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Description de l’éditeur
The Perfect American is a fictionalized biography of Walt Disney's final months, as narrated by Wilhelm Dantine, an Austrian cartoonist who worked for Disney in the 40s and 50s, illustrating sequences for Sleeping Beauty. It is also the story of Dantine himself, who desperately seeks Disney's recognition at the risk of his own ruin.
Peter Stephan Jungk has infused a new energy into the genre of fictionalized biography. Dantine, imbued with a sense of European superiority, first refuses to submit to Disney's rule, but is nevertheless fascinated by the childlike omnipotence of a man who identifies with Mickey Mouse. We discover Walt's delusions of immortality via cryogenic preservation, his tirades alongside his Abraham Lincoln talking robot, his invitation of Nikita Khruschev to Disneyland once he learns that the Soviet Premier wants to visit the park, his utopian visions of his EPCOT project, and his backyard labyrinth of toy trains. Yet, if at first Walt seems to have a magic wand granting him all his wishes, we soon discover that he is as tortured as the man who tells his story.
After Disney refuses to acknowledge Dantine's self-professed talent and hard work, he fires the frustrated cartoonist for writing, along with other staff members, an anonymous polemical memorandum regarding Disney's jingoistic politics. Years later, in the late 60s, still deeply wounded by his dismissal, Dantine follows Disney's trail to capture what makes Walt tick. Dantine wants us to grasp what it is like to live and breathe around the man who thought of himself as more famous than Santa Claus. Walt's wife Lillian, his confidante and perhaps his mistress Hazel, his brother Roy, his children Diane and Sharon, his close and ill-treated collaborators, and famous figures such as Peter Ustinov, Salvador Dali, Andy Warhol, and Geraldine Chaplin, all contribute to the novel's animation, its feel for the life of the Disney world.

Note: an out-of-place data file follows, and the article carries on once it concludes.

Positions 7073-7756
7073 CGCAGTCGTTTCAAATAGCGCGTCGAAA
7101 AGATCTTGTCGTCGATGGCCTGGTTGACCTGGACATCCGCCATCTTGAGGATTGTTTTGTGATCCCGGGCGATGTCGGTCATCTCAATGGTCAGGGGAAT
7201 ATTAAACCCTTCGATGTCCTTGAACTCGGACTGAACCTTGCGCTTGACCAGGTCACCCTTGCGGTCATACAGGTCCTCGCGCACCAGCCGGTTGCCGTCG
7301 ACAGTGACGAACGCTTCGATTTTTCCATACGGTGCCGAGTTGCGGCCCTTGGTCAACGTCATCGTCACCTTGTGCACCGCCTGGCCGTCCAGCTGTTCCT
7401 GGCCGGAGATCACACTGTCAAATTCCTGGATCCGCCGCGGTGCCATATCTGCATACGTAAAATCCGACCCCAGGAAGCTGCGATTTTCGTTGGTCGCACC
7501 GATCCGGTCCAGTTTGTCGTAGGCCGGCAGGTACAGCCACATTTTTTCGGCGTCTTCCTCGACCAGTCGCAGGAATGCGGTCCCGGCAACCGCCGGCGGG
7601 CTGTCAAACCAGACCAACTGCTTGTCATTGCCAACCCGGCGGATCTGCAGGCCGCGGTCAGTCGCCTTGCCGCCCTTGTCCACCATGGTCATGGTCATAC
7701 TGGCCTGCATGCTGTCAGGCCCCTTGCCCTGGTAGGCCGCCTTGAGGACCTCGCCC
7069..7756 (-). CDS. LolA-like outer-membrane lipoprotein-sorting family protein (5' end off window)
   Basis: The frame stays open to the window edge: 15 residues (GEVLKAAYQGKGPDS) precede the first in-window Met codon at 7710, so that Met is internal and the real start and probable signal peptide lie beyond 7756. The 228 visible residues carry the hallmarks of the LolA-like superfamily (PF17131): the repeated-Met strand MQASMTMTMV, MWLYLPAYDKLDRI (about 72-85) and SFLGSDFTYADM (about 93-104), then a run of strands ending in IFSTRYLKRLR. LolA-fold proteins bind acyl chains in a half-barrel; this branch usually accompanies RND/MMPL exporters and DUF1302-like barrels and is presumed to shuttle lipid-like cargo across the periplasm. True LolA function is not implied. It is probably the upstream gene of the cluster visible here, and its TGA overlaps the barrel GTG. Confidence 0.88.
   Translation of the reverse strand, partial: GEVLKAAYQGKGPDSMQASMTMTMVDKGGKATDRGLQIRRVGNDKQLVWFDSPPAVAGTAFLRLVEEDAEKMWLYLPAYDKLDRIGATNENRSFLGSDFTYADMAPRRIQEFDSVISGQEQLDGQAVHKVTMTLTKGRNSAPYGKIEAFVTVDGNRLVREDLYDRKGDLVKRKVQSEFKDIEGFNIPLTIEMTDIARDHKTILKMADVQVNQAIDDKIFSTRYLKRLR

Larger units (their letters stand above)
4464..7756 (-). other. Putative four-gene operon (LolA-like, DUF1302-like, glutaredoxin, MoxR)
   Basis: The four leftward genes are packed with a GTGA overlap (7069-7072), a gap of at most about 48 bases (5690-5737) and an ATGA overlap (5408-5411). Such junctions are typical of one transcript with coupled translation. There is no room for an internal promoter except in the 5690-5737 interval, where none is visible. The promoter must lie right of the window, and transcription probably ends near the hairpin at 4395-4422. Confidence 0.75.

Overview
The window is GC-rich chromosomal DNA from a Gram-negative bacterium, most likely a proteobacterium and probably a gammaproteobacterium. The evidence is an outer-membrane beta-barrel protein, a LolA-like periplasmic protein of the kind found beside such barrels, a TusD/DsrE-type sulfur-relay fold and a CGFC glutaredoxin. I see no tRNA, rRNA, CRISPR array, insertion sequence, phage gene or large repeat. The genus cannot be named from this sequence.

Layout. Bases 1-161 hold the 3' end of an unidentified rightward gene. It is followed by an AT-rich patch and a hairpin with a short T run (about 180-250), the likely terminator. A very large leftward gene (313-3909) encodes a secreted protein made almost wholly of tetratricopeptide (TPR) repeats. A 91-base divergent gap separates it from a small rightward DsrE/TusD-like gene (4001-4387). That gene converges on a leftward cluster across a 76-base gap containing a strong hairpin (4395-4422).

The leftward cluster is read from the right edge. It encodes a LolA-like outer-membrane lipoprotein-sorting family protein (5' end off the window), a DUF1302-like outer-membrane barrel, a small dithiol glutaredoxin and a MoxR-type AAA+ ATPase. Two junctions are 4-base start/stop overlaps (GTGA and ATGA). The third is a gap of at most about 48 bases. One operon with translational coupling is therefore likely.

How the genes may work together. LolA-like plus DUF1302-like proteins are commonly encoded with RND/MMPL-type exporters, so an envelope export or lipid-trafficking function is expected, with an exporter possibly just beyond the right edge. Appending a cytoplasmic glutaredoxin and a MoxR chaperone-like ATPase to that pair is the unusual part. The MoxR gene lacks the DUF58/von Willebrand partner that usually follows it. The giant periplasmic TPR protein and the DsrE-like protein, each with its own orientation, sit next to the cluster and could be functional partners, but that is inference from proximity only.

This deeply researched work not only provides interesting interpretations of what made Walt Disney a central figure in American popular culture, but also explores the complex expectations of gifted European immigrants who came to the United States after World War II with preconceived notions of how to achieve the American dream.
Peter Stephan Jungk explores the dark side of Walt Disney's Technicolor life in The Perfect American, a fictionalized biography of the venerable cartoon magnate. Wilhelm Dantine, a German immigrant and cartoonist fired by Disney for protesting Walt's supposed refusal to open his Anaheim theme park to Nikita Khrushchev in 1959, stalks his aging former boss, trying to pierce his wholesome veneer. Disney emerges as a megalomaniac (he considers himself more famous than Jesus Christ) haunted by mortality and scornful of the world that worships him. Trans. from the German by Michael Hofmann.